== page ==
Our Project’s History

Newtown Pippins. Photo by Foodista.

Newtown Pippins. Photo by Foodista.

The way Green Apple Cleaners, Green Thumb, Slow Food NYC, and Cummins Nursery gathered around the Newtown Pippin tree was, if you’ll forgive us, organic.

Journalist Erik Baard has long been a volunteer for urban ecology, most notably as founder of the LIC Community Boathouse, which provides free kayaking and canoeing on the East River and Newtown Creek. Through that volunteerism he became active in the Newtown Creek Alliance, a western Brooklyn and Queens neighborhood coalition to cleanup that polluted waterway. While writing a series about East River branches and tributeries for the Metropolitan Waterfront Alliance, he stumbled across an article about the Newtown Pippin by Peter Hatch, director of gardens and grounds at Monticello. Erik was astonished. A NYC apple, sprouting from the banks of the now blighted creek, that was a delicious favorite of the Founding Fathers! What a reminder of the lushness our estuary archipelago once boasted. How had we, as a city, forgotten about this beautiful legacy?

Through his Nature Calendar blog, he championed the fruit. And he found a ready ally in David Kistner, founder and CEO of Green Apple Cleaners, the city’s only garment cleaner exclusively using the two technologies (captured waste CO2 dry cleaning and high technology wet cleaning) that the EPA described as “clearly demonstrated to be environmentally-preferable.”  David came to environmentalism from an earlier career as a pilot and consultant to the airline industry through his wife’s pregnancy with twins. He was awoken to the environmental toxins that could affect his unborn sons’ health. That commitment was compounded soon after by his own battle with cancer.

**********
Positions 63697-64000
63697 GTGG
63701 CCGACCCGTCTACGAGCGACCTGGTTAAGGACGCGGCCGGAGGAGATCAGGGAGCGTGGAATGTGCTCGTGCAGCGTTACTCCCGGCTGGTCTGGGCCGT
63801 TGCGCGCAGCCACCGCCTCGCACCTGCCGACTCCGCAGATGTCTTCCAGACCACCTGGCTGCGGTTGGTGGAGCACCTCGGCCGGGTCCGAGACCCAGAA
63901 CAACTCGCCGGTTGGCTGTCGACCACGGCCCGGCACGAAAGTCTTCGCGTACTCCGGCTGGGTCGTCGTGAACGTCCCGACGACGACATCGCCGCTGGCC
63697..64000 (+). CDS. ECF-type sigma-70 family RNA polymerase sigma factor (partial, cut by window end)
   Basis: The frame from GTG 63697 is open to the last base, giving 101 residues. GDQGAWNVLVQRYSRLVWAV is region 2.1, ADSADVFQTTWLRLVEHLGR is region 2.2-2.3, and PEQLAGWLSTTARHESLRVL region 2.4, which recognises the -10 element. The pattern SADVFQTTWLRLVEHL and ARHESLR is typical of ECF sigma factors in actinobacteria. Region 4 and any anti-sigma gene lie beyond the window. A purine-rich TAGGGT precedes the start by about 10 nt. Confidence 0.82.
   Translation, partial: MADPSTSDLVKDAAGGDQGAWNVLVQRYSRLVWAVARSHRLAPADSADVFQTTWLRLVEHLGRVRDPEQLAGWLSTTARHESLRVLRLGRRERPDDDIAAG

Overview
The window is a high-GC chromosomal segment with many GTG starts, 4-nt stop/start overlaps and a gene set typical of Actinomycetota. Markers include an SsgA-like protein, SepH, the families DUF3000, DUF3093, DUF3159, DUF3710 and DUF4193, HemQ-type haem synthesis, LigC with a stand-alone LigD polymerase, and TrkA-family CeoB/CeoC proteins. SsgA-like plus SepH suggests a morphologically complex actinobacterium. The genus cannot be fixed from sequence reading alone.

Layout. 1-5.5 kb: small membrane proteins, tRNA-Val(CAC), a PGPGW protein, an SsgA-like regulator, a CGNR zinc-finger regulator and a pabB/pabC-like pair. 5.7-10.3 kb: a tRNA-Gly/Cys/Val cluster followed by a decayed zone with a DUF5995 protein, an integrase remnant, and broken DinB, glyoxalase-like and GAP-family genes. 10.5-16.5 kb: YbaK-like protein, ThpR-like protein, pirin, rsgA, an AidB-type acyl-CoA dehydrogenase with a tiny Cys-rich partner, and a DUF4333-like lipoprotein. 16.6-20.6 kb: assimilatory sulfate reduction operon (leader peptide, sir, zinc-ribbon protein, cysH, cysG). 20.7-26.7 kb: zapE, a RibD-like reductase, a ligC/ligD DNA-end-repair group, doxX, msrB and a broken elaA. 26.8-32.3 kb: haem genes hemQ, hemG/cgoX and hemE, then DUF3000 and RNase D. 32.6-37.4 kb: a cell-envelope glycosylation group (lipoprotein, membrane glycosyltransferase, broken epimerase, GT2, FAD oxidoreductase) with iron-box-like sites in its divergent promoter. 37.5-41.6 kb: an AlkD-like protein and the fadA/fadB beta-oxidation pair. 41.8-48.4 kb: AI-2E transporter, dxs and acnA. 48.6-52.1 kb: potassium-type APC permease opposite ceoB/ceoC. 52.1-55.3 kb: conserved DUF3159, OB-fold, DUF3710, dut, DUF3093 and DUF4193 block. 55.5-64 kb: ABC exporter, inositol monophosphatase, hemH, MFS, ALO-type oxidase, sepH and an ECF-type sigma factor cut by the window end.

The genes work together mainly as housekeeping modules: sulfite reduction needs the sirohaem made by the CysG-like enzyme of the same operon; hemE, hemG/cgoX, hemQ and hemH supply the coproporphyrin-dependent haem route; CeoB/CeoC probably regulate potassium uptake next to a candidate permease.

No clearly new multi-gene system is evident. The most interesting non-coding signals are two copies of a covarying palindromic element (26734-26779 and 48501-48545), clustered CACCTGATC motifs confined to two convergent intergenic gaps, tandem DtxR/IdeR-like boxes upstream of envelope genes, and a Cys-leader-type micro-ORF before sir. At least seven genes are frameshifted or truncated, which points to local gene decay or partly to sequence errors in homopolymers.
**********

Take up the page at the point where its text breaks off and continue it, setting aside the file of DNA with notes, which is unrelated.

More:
The two had met and become friends through Green Drinks NYC years ago, and Erik agreed to ride the company’s tricycle rickshaw part time on a lark. With the friendship deepening, Erik brought the Newtown Pippin idea to David’s attention. With a company called Green Apple Cleaners, how could he refuse sponsoring the return of NYC’s heritage green apple?

As Erik rooted around for Newtown Pippin growers who might provide saplings to metropolitan schools and gardens, he was informed by Greenmarket Director Michael Hurwitz of the Council on the Environment of NYC that Slow Food NYC had earlier accomplished vital groundwork. Slow Food NYC is the local organizer of a 20-year old movement, begun in Italy, dedicated to delicious local foods that are “good, clean and fair.” In other words, humanely produced, environmentally sustainable, affordable, and for which producers are paid a fair wage. Biodiversity in agriculture is also a key component of the organization’s work. Monocultures are vulnerable to a rapid spread of disease and so often rely on environmentally destructive practices to protect them. Toward those ends, Slow Food NYC brought Newtown Pippin scion wood from Virginia to regional orchards and inspired a proclamation from Mayor Bloomberg that this was our “most historic” apple.